Basten CollegeThe Champions of the EastA Scientific Report On Whether Athletics Should Be Instated At Basten CollegePresented By:Erich ZieglerSMC 111 Final ProjectProfessor Jay Basten4-17-01An intercollegiate athletics program at Basten College would provide many positives for the college. We would like to focus on the benefits to the majority of your students which would be spectators and athletes.
These include health benefits, social benefits, and the effects on politics and race. We would also like to address the problems associated with sports. After our presentation we hope you will be confident in the positive effects an intercollegiate program will have on your institute. There are obvious benefits to being an athlete, specifically those related to ones health.
Everybody should exercise at least three times a week in order to establish a healthy way of life. When one is part of a team, they are able to develop certain social skills that can benefit them throughout life. Also, participating in a sport can increase ones level of self-esteem. In selected patients with major depression, aerobic training can produce a substantial improvement in symptoms in a short time, (Dimeo et.Order now
al. , 5) However, as important as all that is, the majority of the population at Basten College will probably not be varsity athletes. The majority will be spectators and fans. There are three main benefits to being a spectator.
The first is the effects on academics. According to Karla Henderson watching sports or athletic events increases endorphin release in the brain, resulting in a higher aptitude and concentration level. So students have the ability to focus longer and retain more information while studying or attending class. The second reason deals with females personal identity.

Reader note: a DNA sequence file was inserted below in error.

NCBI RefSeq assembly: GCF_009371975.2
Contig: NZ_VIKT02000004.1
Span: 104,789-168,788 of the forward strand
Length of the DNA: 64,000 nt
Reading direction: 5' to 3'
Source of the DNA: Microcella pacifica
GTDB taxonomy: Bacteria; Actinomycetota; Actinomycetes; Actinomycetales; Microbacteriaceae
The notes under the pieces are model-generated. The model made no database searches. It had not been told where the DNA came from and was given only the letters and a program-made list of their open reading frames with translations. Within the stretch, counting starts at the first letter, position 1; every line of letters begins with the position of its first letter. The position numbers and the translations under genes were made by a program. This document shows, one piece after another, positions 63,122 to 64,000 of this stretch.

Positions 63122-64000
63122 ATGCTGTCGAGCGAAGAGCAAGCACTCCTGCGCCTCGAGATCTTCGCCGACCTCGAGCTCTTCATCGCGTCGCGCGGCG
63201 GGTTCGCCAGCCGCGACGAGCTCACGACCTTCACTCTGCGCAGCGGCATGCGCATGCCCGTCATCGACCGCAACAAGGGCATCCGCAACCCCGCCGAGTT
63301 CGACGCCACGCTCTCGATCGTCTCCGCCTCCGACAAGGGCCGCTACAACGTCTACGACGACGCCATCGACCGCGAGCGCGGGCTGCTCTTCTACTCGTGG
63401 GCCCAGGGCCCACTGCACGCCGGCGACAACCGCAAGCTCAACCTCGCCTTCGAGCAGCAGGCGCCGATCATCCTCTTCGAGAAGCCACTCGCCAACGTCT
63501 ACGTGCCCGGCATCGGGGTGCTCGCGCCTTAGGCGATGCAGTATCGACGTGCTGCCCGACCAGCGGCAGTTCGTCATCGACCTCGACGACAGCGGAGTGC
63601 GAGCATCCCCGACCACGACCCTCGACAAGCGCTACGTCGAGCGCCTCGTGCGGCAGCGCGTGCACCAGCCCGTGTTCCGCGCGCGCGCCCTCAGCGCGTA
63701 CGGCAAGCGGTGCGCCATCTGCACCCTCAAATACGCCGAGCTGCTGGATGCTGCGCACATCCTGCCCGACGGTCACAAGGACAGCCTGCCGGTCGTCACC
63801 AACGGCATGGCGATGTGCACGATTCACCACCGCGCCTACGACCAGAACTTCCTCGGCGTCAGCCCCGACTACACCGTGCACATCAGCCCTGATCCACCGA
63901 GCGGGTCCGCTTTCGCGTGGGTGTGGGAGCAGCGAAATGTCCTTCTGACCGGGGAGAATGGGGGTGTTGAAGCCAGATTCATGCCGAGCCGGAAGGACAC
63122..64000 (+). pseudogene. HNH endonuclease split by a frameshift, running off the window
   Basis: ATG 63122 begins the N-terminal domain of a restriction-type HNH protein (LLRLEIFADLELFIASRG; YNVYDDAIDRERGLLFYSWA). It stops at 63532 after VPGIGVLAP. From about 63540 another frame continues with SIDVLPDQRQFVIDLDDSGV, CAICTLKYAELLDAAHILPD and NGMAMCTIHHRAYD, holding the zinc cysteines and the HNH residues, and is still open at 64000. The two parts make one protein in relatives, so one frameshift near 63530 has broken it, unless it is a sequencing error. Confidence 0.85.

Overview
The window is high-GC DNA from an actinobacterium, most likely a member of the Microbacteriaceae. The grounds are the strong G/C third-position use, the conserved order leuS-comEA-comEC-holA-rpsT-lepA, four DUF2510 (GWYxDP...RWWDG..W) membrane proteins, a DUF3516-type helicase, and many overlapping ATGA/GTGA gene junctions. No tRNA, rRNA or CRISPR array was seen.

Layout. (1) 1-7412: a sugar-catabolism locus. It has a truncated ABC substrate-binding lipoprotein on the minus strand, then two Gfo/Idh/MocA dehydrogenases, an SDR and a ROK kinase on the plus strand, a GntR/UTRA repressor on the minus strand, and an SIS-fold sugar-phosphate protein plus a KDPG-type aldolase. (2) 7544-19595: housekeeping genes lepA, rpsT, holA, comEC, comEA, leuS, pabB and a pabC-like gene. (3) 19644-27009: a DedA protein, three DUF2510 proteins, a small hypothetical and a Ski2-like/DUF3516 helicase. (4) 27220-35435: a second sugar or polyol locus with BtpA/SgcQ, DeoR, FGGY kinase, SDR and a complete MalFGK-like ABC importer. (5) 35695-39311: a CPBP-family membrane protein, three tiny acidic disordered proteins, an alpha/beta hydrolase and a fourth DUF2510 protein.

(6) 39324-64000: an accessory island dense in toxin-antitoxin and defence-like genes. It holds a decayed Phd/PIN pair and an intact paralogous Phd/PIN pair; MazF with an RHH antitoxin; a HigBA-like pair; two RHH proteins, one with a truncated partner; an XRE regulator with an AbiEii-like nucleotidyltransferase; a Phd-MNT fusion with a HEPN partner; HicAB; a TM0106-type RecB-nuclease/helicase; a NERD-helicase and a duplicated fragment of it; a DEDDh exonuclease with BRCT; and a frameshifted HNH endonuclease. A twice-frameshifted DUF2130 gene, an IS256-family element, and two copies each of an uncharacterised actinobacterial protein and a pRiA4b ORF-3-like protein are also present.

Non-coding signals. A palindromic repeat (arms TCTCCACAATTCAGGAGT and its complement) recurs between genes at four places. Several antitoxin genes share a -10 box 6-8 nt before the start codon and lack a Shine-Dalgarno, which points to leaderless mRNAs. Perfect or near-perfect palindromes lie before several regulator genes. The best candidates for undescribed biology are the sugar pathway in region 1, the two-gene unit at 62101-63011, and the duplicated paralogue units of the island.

According to Linda Marsa, Participation in sports pays big dividends physically, psychologically, and emotionally. Extensive research shows that girls who are involved in athletics boost their self esteem; improve their physical fitness; do better academically; are less likely to drop out of school, do drugs, smoke or get pregnant; and are more able to weather the physical and emotional storms of adolescence. The third reason is that it has been found that people who continually participate and associate with athletics, begin to relate facts and literature to sports, enabling them to commit the knowledge to long-term memory better. For example, lets say Jon Doe loves baseball, specifically the New York Yankees. He watches his favorite team at every leisurely moment he can. At the same time, at his college, the University of Basten, he is having trouble in his statistics class.